Microbial ID, strain sub-typing, and infectious disease research panels for targeted sequencing
The evolution of Ion Torrent™ next-generation sequencing has enabled researchers to take advantage of increased throughput, higher accuracy, and longer reads to produce rapid and accurate sequencing of microbes with streamlined sample preparation and a simple and optimized data analysis workflow. Ion Torrent sequencing has been critical in facilitating rapid research results from archived samples for disease surveillance, outbreak investigation, and disease etiology determination. Downstream of whole genome microbial sequencing, data analysis methods include de novo and reference-guided assembly and typing of microbial strains.
For targeted sequencing of a specific set of genes, such as 16S rRNA, Ion AmpliSeq™ technology delivers simple and fast library construction. Based on ultrahigh-multiplex PCR, Ion AmpliSeq technology requires as little as 1 ng of input DNA. Through the use of targeted sequencing, researchers can efficiently identify the microbes within a mixed population without the need to culture samples, perform research on retrospective outbreak samples, and discover mutations that may be associated with antibiotic resistance.
Deep-coverage whole-genome sequencing of microbial organisms is the ultimate tool for discovering the full range of genetic variations, including SNPs, insertions, deletions, inversions and complex rearrangements. It is used to characterize and discover new organisms or to type specific bacterial and viral organisms.
Through the use of targeted sequencing of specific genes, you can now identify the microbes within a mixed population, study potential virulence factors and transmission patterns, and discover mutations that may be associated with antibiotic resistance.
See product selection guides for more detail:
The Ion 520™ & Ion 530™ ExT Kit-Chef enables an automated workflow for long-read sequencing in less than 2 days, using the Ion Chef™ and Ion S5™ or Ion S5 XL Systems.
When sequencing with Ion PGM™ Hi-Q View™ sequencing chemistry, you can now see the success of your templating using colored Ion Sphere Particles (ISPs) and see increased coverage in GC regions.
When a few hours can make all the difference, the Ion PGM™ Template IA Kit helps reduce the time required for template preparation by half, when compared to other template prep workflows for Ion PGM System, enabling the fastest workflow for microbial sequencing.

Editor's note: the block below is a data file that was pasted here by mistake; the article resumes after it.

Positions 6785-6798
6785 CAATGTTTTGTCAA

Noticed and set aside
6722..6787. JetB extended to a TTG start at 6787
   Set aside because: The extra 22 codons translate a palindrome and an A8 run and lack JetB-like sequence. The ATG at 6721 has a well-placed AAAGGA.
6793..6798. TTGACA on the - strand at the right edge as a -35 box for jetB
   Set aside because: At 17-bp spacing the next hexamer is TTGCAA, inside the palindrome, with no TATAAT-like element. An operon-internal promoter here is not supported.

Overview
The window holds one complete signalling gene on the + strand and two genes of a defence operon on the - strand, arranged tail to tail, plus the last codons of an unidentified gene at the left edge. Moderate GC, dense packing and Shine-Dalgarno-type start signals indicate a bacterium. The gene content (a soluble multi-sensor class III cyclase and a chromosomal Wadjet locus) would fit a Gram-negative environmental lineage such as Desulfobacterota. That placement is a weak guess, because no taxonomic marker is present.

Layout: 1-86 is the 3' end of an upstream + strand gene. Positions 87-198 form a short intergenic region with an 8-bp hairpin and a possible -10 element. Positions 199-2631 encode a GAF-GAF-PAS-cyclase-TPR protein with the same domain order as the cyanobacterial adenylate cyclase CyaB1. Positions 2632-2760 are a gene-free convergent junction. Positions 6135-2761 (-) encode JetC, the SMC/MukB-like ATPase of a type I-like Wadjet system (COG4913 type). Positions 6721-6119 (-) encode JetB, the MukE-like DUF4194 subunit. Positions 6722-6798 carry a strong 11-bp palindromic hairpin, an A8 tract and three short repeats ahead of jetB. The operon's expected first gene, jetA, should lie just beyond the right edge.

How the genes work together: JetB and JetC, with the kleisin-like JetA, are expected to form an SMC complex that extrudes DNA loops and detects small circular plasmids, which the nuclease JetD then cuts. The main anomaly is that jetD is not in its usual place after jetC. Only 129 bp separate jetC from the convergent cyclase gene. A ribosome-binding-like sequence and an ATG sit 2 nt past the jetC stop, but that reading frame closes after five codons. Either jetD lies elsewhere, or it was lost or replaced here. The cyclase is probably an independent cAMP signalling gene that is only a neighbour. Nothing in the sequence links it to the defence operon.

After decades of analyses and hundreds of studies, we’ve learned the diversity of microbes is even greater than imagined. And the diversity of these species can tell us about the well-being of an ecosystem or how their interactions may be linked to diseases such as Inflammatory bowel disease, obesity, and chronic wounds. Hear how Dr. George Watts and Dr. Charles Li are using Ion 16S™ sequencing in their clinical and environmental research applications.
Microbial sequencing literature & publications
Ion S5 infectious disease application note
Ion AmpliSeq Infectious Disease Research Panels flyer
New 16S flyer
16S algorithm application note
Bacterial typing application note
Strain-Typing and Antibiotic Resistance Profiling From Research Samples Using Highly Multiplexed Targeted Library Construction with High Throughput Semi-Conductor Based Sequencing
Ion PGM™ System and PathAmp™ FluA Reagents—Influenza A whole-genome sequencing
Ion Torrent sequencing is cited in more than 900 peer-reviewed publications on microbial genome and metagenome sequencing.
Bacterial whole genome sequencing and typing
Soni I, et al. (2015). Draft Genome Sequenci of Methicillin-Sensitive Staphylococcus aureus ATCC 29213, ATCC 29213 Genome Announc 3(5): e01095-15. DOI: 10.1128/genomeA.01095-15
Zhang Y, et al. Isolation and characterization of H7N9 avian influenza A virus from humans with respiratory diseases in Zhejiang, China. Virus Res. 2014 Aug 30; 189:158-64. DOI:10.1016/j.virusres.2014.05.002
16S and metagenome sequencing
Candon S, et al. (2015) Antibiotics in Early Life Alter the Gut Microbiome and Increase Disease Incidence in a Spontaneous Mouse Model of Autoimmune Insulin-Dependent Diabetes. PLoS ONE 10(5): e0125448. doi:10.1371/journal.pone.0125448